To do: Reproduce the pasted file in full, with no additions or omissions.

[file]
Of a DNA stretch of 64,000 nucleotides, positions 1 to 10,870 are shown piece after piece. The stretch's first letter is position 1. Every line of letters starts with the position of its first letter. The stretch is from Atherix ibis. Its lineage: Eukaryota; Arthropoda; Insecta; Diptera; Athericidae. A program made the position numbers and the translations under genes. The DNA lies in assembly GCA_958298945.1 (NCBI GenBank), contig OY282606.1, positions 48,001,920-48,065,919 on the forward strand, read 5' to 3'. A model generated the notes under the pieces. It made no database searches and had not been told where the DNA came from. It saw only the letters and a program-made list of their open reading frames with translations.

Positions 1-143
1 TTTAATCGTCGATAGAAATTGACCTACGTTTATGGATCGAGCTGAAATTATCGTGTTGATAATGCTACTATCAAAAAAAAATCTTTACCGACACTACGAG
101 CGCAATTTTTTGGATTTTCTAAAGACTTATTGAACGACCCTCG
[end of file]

Of a DNA stretch of 64,000 nucleotides, positions 1 to 10,870 are shown piece after piece. The stretch's first letter is position 1. Every line of letters starts with the position of its first letter. The stretch is from Atherix ibis. Its lineage: Eukaryota; Arthropoda; Insecta; Diptera; Athericidae. A program made the position numbers and the translations under genes. The DNA lies in assembly GCA_958298945.1 (NCBI GenBank), contig OY282606.1, positions 48,001,920-48,065,919 on the forward strand, read 5' to 3'. A model generated the notes under the pieces. It made no database searches and had not been told where the DNA came from. It saw only the letters and a program-made list of their open reading frames with translations.

Positions 1-143
1 TTTAATCGTCGATAGAAATTGACCTACGTTTATGGATCGAGCTGAAATTATCGTGTTGATAATGCTACTATCAAAAAAAAATCTTTACCGACACTACGAG
101 CGCAATTTTTTGGATTTTCTAAAGACTTATTGAACGACCCTCG